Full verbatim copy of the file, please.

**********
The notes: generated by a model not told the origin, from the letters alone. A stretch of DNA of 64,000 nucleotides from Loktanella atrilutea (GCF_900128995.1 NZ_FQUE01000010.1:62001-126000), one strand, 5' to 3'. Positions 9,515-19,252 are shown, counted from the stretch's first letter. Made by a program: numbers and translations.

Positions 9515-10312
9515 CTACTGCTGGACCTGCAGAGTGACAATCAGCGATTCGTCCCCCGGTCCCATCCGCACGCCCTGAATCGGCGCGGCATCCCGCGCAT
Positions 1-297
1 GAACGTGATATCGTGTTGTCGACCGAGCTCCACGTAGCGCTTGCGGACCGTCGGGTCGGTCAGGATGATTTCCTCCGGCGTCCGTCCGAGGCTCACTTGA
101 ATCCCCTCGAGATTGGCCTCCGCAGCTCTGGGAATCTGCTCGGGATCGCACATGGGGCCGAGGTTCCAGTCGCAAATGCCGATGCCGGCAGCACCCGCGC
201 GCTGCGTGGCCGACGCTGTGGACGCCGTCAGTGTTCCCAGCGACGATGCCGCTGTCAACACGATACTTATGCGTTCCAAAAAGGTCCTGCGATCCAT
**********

The notes: generated by a model not told the origin, from the letters alone. A stretch of DNA of 64,000 nucleotides from Loktanella atrilutea (GCF_900128995.1 NZ_FQUE01000010.1:62001-126000), one strand, 5' to 3'. Positions 9,515-19,252 are shown, counted from the stretch's first letter. Made by a program: numbers and translations.

Positions 9515-10312
9515 CTACTGCTGGACCTGCAGAGTGACAATCAGCGATTCGTCCCCCGGTCCCATCCGCACGCCCTGAATCGGCGCGGCATCCCGCGCAT
Positions 1-297
1 GAACGTGATATCGTGTTGTCGACCGAGCTCCACGTAGCGCTTGCGGACCGTCGGGTCGGTCAGGATGATTTCCTCCGGCGTCCGTCCGAGGCTCACTTGA
101 ATCCCCTCGAGATTGGCCTCCGCAGCTCTGGGAATCTGCTCGGGATCGCACATGGGGCCGAGGTTCCAGTCGCAAATGCCGATGCCGGCAGCACCCGCGC
201 GCTGCGTGGCCGACGCTGTGGACGCCGTCAGTGTTCCCAGCGACGATGCCGCTGTCAACACGATACTTATGCGTTCCAAAAAGGTCCTGCGATCCAT